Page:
The focus of international ire should be squarely on the legalization of outposts deep in the West Bank as well as areas such as E-1, which blocks Palestinian contiguity from Ramallah to East Jerusalem; Givat Hamatos, which blocks contiguity of Bethlehem with East Jerusalem; the territorial “finger” incorporating Nokdim and Tekoa, which effectively surrounds Bethlehem with Israeli settlements; the territorial “finger” incorporating Beit-El northeast of Ramallah; and areas such as Kiryat Arba, outside of Hebron. Since Israelis and Palestinians have been incapable of negotiating a map that both sides can agree upon, the international community should make reasonable assumptions about the feasibility of a two-state solution that focuses the parties on the need for a negotiated compromise. Continuing the current policy only deepens resentment and strengthens maximalists on both sides.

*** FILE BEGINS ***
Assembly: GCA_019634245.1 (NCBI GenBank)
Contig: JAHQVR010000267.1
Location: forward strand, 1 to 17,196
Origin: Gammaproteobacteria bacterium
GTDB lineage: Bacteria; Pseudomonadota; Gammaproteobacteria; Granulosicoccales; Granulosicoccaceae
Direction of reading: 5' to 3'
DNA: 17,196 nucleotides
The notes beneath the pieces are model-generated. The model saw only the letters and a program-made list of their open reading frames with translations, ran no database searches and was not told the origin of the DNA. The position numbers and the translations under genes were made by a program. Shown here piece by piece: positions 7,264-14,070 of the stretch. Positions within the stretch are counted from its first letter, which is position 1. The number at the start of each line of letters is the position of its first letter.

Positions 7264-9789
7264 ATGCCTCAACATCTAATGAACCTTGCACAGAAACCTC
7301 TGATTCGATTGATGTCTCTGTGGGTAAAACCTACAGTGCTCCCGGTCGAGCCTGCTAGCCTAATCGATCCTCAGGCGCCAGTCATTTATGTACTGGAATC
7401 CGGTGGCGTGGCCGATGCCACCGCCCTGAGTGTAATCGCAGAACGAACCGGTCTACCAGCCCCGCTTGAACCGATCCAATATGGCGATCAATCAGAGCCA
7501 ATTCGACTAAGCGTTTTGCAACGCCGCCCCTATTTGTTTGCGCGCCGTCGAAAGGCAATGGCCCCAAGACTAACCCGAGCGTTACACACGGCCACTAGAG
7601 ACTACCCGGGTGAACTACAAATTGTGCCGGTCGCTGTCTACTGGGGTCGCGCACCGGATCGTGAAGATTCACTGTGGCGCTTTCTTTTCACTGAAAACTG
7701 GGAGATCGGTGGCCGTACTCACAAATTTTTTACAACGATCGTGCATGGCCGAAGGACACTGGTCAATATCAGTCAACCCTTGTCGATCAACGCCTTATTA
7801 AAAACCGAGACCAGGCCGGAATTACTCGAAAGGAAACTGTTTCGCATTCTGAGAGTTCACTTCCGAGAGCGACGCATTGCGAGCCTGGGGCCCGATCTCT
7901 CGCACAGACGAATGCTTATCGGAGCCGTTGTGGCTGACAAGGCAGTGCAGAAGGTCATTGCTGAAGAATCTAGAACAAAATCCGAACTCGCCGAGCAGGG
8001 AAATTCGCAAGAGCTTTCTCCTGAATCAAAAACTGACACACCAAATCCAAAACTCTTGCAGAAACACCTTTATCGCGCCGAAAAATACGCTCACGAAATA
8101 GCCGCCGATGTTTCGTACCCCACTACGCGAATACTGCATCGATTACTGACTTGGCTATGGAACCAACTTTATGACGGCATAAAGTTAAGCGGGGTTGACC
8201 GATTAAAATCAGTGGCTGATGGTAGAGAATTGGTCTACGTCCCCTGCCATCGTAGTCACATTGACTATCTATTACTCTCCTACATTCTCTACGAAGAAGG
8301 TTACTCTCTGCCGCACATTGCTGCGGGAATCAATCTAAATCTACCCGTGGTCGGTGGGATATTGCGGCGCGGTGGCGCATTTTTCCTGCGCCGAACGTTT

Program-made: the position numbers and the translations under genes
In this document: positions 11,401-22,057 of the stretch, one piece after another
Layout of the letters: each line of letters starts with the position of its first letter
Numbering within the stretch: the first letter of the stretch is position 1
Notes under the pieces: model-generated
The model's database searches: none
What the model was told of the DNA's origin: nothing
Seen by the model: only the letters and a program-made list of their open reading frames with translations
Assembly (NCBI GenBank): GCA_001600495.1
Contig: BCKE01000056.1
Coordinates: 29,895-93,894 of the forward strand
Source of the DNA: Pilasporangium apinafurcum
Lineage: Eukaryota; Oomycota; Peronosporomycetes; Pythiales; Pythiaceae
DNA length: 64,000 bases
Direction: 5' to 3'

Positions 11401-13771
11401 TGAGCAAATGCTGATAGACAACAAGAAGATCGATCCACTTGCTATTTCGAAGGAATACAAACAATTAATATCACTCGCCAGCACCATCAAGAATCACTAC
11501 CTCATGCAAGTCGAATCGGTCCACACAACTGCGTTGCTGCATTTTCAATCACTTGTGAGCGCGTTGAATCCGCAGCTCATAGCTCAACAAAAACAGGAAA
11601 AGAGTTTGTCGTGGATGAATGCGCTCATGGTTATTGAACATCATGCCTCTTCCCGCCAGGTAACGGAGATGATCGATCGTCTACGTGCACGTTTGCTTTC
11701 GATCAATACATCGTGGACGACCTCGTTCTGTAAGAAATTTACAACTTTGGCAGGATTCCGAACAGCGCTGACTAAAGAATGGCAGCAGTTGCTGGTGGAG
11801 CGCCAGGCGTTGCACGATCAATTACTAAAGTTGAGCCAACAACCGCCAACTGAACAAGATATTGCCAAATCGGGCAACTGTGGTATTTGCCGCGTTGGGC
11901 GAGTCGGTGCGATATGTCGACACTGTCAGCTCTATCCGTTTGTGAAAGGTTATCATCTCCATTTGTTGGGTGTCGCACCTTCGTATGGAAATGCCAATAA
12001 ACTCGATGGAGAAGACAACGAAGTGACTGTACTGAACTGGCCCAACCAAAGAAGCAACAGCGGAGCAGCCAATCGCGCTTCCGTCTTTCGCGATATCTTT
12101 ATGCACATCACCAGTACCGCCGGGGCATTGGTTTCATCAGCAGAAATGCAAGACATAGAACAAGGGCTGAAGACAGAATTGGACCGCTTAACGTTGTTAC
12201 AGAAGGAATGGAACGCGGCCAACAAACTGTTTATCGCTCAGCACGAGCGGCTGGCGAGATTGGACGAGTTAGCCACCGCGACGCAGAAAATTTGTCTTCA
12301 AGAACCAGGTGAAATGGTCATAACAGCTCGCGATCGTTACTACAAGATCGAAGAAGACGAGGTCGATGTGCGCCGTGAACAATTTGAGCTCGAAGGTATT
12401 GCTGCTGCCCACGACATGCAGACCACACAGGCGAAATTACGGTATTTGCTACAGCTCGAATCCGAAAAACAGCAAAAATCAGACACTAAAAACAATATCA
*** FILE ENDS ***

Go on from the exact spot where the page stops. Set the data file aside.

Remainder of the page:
The Quartet report can be used as the basis for such an effort. Despite its wide lens on settlements, it is more effective when it gets specific, such as the recommendation that Israel transfer “powers and responsibilities in Area C, consistent with the transition to greater Palestinian civil authority contemplated by prior agreements.” We repeatedly heard Israeli security officials – with views from across the political spectrum – advocate for the kind of measures the Quartet urges, including “progress in the areas of housing, water, energy, communications, agriculture, and natural resources, along with significantly easing Palestinian movement restrictions.” At Kerem Shalom, the only commercial crossing point to the Gaza Strip, we were impressed by the Israeli commitment to processing hundreds of trucks and tons of material a day, even under threat of fire (and under actual fire during the 2014 Gaza war), and we are optimistic that the Israeli government will take steps to avoid another Gaza war by looking for ways to ease the humanitarian situation. However, more can and should be done, especially in the West Bank.